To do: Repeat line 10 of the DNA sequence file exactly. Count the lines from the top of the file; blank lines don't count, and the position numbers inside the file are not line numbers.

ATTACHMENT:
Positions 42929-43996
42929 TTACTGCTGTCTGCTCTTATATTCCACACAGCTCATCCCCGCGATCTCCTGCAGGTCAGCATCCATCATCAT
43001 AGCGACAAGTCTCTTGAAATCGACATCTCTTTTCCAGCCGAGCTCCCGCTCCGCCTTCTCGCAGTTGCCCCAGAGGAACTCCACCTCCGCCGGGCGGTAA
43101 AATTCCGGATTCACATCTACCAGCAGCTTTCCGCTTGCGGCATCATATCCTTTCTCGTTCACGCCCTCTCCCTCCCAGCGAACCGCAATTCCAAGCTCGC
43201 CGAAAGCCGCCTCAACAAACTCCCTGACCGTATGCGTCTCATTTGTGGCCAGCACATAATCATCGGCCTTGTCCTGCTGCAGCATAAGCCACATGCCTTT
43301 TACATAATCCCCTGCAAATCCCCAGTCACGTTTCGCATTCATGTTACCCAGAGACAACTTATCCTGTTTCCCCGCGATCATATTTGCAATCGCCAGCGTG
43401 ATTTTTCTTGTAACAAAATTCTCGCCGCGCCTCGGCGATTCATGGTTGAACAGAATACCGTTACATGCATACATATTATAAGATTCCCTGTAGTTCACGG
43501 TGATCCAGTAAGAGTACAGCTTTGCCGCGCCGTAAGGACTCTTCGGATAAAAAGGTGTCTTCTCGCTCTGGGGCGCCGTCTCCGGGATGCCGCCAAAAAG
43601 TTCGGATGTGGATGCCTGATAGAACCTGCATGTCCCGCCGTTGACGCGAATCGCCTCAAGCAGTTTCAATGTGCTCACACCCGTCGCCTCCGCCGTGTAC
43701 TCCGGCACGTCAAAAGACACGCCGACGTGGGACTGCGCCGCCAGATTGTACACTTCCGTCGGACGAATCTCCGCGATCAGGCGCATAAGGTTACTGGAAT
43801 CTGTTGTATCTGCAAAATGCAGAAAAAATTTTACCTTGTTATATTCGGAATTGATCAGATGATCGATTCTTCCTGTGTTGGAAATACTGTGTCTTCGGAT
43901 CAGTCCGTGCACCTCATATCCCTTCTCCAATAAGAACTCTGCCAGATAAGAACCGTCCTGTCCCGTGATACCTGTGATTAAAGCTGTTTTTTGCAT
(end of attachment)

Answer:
43701 TCCGGCACGTCAAAAGACACGCCGACGTGGGACTGCGCCGCCAGATTGTACACTTCCGTCGGACGAATCTCCGCGATCAGGCGCATAAGGTTACTGGAAT